Cary B. Hall's answer Well, initially, have you talked to your neighbors about it? I always suggest trying the "neighborly" way before doing anything else.
If you can't resolve things informally with your neighbors, then I'd suggest you get a survey done of your property -- and don't trust any past one. Make sure you have the correct survey before you go off half-cocked. Armed with the survey, you could have an attorney send a formal letter to your neighbor with whatever request you have to make things...
Christopher Tolley's answer Massachusetts towns assess value annually. They calculate property values based on the market activity as well as certain property-specific attributes such as location, size, construction quality, style, and condition. These include the status of outbuildings. Factors may include the usefulness of the outbuilding with heat as opposed to unheated, whether, as a result of installation of heating, it is usable for residential or commercial purposes, etc. I suggest you call the tax assessor in your...
Charles M. Baron's answer I think you answered your own question. You said it's on the right-of-way, which means the right of the public to go on their way on that land. If it's indeed the right-of-way, you most likely can't mount a legal challenge. However, you and your neighbors can try complaining to the city council member/commissioner who represents your area. Sometimes a popular uprising brings results.
Steve McCann's answer Assuming the survey clearly shows the fence is on your property, you have every right to remove it off of your property. That said, there are practical considerations to take into account when dealing with a neighbor. Thus, I recommend organizing everything in your possession relevant to this matter, including the survey, and consult with an attorney individually. Many of us offer free consultations, and can act as an intermediary to reach an amicable resolution prior to filing formal court...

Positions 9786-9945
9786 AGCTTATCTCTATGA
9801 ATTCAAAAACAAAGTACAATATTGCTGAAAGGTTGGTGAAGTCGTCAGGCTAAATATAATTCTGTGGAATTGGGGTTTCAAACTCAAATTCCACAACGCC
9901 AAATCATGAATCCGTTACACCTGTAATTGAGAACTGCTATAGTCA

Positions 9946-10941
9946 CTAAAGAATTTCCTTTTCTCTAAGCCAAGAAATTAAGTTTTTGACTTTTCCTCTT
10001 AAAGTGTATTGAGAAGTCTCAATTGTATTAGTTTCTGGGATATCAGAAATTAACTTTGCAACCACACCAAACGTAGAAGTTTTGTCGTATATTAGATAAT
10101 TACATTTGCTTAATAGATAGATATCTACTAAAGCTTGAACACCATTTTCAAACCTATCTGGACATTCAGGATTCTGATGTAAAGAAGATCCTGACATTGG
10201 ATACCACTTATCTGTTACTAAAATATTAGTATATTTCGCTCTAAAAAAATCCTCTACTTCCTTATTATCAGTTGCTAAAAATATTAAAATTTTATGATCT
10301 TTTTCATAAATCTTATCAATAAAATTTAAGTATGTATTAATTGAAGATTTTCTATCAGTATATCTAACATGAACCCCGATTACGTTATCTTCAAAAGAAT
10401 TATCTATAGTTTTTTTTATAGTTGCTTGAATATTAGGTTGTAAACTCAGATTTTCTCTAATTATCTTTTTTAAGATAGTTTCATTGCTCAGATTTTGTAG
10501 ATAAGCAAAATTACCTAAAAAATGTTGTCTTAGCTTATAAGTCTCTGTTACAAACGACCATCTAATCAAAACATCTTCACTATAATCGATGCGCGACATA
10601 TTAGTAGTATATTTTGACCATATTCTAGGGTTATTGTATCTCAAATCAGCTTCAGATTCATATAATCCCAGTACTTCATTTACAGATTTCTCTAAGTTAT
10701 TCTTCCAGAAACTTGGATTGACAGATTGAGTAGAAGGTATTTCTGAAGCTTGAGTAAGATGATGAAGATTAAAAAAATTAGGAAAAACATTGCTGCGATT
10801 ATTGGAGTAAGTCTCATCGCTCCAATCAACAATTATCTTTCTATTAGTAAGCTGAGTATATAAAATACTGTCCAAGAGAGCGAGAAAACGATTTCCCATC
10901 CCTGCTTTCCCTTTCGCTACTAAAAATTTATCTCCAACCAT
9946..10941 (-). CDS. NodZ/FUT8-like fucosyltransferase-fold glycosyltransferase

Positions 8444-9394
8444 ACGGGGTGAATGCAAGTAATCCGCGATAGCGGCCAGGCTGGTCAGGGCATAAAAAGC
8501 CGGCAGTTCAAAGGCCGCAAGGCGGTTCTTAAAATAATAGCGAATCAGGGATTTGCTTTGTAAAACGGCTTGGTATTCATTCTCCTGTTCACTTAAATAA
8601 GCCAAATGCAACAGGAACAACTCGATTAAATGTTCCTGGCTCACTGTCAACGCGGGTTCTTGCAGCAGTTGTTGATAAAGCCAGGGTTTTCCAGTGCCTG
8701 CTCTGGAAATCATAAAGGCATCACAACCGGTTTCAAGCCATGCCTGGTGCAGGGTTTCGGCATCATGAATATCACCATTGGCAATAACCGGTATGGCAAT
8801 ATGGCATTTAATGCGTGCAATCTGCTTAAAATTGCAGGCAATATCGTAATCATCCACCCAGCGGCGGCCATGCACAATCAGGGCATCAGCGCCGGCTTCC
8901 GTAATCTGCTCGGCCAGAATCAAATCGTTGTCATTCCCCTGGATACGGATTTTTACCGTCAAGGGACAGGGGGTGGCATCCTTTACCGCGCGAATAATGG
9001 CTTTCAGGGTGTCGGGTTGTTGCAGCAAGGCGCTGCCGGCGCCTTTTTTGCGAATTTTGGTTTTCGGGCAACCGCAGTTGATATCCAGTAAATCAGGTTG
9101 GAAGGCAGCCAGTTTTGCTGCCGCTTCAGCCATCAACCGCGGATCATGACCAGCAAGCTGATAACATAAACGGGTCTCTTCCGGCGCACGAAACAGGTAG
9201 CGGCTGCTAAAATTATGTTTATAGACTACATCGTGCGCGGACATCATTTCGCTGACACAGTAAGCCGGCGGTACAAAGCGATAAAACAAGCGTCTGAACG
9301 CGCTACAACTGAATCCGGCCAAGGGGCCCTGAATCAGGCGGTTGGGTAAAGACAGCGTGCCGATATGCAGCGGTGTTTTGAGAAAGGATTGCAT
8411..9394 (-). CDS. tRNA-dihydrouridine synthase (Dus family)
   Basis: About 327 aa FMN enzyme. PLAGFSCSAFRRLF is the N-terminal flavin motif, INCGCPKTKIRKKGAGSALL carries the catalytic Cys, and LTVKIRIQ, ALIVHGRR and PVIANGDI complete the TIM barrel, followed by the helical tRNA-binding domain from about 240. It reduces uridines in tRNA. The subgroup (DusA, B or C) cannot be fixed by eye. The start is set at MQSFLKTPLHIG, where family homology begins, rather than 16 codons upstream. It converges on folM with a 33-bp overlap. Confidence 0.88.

Ronald J. Eisenberg's answer Whether you are responsible depends on if a lawsuit is filed and the outcome of the lawsuit. It is tough to opine as to how a court would rule without there being a petition to review and without knowing all of the facts. I suggest that you too consult with an attorney.
Peter H. Westby's answer A buyer would need to obtain an access easement from one of the adjoining landowners. In many cases, there is access that has been used over the years and turning this into legal access by obtaining an easement can often be done with the cooperation of an adjoining landowner. If there is no cooperation, legal access can be obtained by opening a private way of necessity per ARS 12-1201, et. seq. by legal action in the Superior Court.
Charles M. Baron's answer Before doing anything, you should confer with your neighbor to attempt to reach agreement on it. Though I suppose he'll not wish to move the intact tree away from your property, you need to confirm that. If he won't cooperate by either moving the tree or having you, him, or both saw it, my next step if I were you would be to contact code enforcement, which might give him an ultimatum or tell you to go ahead and saw it.